The Matter of Works of Fine Arts



God is our heavenly Father. He made all things by his creative power, and now he rules over the world he has made so as to guide its development until it is a perfect and finished work of art.

To us men, whom he made in his own image, he has given a share in this fatherhood. He said to Adam and Eve, "Increase and multiply, and fill the earth and subdue it, and rule over the fishes of the sea, and the fowls of the air, and all living creatures that move upon the earth" (Genesis 1:28).

Thus, along with other living things, man has the power from God to multiply, to increase and perpetuate his kind in the world. Yet this share in creative power is more than the mere physical reproduction which plants have. Even among animals the parents not only beget their young, but they feed, shelter, and even train them. Human young need to be carefully raised and guided for many years. A human father begets his children, and then he must provide for them. Not only must he gather food from nature, but he must cultivate food, and he must invent means of clothing and shelter. Hence men develop the useful arts by which to take the things provided by nature and develop and modify them so that they better serve human needs.

When man applies art to nature, lie is only bringing nature to the perfection which God has intended it should have. Man by his art co-operates with God in perfecting nature. If, on the other band, man misuses his art to destroy nature or to turn it to evil uses, then he is taking side with the devil, who above all desires to destroy God's work and to bring it to naught.


When a father has provided his family with its material needs by his skill in the useful arts, his task as father has only begun. Children need food, clothing, shelter, and many material things, but they have far greater need of education. The father educates them so that the image of God which is in them may develop, and they may become not only like their earthly father, but like their heavenly Father. "Be you therefore perfect, as your heavenly Father is perfect" (Matthew 5:48).

A father helps his children develop to perfect maturity in two ways. First he helps them develop right habits of living, which we call moral virtues, so that they are temperate, and brave, and just. Without these virtues they would be weak and enslaved by every temptation; with them a man grows up self-controlled, strong, honest, and truly free. Without his father's guidance, without his encouragement, and sometimes his punishments, a child would find it very difficult ever to develop such virtues, But his father knows how to guide the child, because be himself has the virtue of prudence. Prudence is like art, in that both help a father carry out his work, Art, however, perfects material things, while prudence perfects human beings in their actions. Thus prudence is the "art of life" and greater than any useful art.

Secondly, a father teaches his children not only to live rightly, but to know how to live. It is the intellectual virtues which are the developed powers by which we know things (see diagram, pp. 448 f.). Under his father's guidance the child learns the useful arts himself, and he also learns prudence to govern himself and others. These are the practical intellectual virtues, and without them a child could riot become a father and help others. But the father also teaches his child to know, not only the things which man can make and control, but also the greater things which God has made, the universe and man himself. Above all be teaches the child to know God, their heavenly Father. The virtues by which we know these things are the theoretical intellectual virtues of understanding, science, and wisdom.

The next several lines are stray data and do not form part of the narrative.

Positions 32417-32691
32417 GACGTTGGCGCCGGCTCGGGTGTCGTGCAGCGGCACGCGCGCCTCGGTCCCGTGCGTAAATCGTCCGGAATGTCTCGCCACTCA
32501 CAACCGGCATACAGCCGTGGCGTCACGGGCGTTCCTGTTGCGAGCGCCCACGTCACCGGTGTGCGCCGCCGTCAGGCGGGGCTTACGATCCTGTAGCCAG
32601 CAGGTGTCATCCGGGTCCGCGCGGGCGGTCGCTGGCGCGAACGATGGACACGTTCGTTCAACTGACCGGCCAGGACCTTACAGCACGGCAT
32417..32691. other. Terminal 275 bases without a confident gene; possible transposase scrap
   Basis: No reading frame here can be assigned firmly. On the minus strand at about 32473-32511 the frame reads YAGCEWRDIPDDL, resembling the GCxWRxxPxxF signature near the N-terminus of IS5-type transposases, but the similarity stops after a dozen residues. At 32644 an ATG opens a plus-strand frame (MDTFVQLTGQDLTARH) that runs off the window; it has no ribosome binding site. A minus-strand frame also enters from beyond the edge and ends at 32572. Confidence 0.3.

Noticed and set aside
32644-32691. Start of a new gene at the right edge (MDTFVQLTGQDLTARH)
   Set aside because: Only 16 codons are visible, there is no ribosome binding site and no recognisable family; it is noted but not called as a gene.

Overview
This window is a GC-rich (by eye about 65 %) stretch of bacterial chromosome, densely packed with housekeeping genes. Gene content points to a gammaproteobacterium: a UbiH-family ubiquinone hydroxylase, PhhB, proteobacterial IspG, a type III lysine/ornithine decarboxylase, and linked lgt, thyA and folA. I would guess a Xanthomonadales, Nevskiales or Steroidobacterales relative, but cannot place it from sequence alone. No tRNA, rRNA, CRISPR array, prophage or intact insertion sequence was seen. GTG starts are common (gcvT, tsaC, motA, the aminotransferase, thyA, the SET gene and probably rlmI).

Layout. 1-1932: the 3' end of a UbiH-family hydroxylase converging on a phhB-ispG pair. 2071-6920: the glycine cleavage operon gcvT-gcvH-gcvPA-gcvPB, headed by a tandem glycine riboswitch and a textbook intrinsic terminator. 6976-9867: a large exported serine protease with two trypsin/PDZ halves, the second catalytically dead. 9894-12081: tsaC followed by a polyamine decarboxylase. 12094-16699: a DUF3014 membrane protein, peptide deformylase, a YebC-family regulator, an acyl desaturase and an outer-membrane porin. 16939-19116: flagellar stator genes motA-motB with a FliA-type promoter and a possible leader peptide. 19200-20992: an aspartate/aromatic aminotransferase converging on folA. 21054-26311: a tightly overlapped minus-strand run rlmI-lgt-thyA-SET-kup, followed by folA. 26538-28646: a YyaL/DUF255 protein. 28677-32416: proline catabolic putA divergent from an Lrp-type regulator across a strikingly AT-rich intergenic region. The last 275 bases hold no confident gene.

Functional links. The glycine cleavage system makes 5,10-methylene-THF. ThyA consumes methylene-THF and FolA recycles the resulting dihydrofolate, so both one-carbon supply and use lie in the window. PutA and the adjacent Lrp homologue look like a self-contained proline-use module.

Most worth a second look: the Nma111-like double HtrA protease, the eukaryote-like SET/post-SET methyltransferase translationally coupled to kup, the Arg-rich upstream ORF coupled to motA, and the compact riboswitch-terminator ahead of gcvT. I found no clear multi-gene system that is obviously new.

Our own earthly father, however, is not able to do for us everything that he would wish. As a child grows he needs guidance that his family alone cannot provide. Hence part of our moral development comes not only from our natural father, but also from our civic fathers, the officials of the government. By their laws and regulations the President, the Congress, the Governor, the State Legislator, and all the officials of the government help us to become good citizens. Even when we are adults and have ourselves a share in government, we need also the help of our fellow citizens and of their representatives to guide our lives and help us become perfect in virtue.

Similarly, we need not only to be taught by our fathers, but we need also wise and learned men who have a profounder knowledge to teach us in order that we might develop perfectly in wisdom. Our universities, our scientists and writers, and our teachers in the lower schools, all devote their lives to study of the truth and to teaching it to others. Even when we ourselves become expert in some field of knowledge, we will not be able to know everything for ourselves. We will need to seek the help of those expert in some other field, and we will need light from those great minds who see deeper into truth than we.

These governors and teachers did not give us physical life as did our own father, and yet they are truly our fathers, since they give us the perfection of our moral and intellectual life. But this is still not enough. For our heavenly Father has willed that we should be prepared, not only for this life, but for life with him in heaven. There we will come to know him face to face, and we will see that he is three divine Persons, Father, Son, and Holy Spirit. Our education would never be complete unless we were prepared also for this.